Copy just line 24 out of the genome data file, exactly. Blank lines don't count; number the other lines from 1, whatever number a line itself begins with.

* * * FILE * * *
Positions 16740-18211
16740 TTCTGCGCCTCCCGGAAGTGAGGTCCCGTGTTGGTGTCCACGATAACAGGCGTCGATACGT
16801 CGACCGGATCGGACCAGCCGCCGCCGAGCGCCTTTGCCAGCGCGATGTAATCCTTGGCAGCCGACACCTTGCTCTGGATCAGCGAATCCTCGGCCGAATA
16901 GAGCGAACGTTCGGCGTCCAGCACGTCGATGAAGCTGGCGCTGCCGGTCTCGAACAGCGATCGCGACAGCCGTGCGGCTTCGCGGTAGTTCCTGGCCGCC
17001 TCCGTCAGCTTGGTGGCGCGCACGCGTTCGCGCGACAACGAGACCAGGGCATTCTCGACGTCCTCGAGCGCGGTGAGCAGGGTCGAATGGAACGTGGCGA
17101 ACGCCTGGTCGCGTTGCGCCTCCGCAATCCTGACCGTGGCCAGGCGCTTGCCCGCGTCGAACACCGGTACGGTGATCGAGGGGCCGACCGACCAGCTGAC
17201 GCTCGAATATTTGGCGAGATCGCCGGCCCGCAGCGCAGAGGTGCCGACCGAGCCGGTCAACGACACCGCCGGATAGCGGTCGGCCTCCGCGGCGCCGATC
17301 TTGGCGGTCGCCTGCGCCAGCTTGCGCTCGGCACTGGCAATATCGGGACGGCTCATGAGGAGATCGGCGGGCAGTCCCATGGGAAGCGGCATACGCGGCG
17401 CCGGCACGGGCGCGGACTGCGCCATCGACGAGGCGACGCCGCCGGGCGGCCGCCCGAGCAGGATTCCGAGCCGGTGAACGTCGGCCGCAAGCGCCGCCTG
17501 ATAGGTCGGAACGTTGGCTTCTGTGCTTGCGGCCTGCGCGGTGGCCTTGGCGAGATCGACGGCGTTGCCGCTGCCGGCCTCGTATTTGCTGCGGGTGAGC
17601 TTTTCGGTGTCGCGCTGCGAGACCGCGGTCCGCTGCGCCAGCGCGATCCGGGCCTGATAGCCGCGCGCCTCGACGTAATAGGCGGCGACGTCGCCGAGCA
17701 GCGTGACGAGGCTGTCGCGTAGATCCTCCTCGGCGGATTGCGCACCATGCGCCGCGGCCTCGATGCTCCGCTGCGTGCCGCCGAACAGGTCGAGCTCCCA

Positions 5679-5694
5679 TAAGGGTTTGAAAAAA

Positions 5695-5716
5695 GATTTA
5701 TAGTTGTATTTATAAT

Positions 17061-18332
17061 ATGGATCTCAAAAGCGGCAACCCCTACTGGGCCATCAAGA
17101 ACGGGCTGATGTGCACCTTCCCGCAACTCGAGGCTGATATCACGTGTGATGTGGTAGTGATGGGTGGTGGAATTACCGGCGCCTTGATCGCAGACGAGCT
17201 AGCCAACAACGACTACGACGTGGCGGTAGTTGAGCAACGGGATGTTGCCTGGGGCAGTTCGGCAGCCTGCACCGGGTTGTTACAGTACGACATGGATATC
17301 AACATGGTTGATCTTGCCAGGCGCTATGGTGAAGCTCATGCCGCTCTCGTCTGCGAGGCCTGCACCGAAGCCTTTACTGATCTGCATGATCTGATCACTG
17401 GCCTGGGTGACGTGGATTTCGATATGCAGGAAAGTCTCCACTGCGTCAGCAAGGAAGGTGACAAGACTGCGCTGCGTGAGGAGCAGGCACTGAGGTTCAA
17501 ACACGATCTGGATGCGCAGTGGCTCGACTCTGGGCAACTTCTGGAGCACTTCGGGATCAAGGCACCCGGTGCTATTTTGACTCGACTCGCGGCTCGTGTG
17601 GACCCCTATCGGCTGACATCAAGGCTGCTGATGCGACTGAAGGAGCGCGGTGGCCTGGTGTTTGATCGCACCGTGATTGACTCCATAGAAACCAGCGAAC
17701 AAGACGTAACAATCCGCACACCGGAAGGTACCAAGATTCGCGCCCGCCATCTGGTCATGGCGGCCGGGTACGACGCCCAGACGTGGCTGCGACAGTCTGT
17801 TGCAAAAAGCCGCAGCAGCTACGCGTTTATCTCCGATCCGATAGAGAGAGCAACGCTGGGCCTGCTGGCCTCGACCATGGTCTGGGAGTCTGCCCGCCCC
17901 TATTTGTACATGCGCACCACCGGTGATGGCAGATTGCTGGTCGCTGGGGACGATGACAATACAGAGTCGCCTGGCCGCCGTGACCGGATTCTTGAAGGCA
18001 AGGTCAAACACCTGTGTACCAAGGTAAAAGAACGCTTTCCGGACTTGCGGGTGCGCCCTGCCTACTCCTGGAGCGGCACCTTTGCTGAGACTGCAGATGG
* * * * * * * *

17501 ACACGATCTGGATGCGCAGTGGCTCGACTCTGGGCAACTTCTGGAGCACTTCGGGATCAAGGCACCCGGTGCTATTTTGACTCGACTCGCGGCTCGTGTG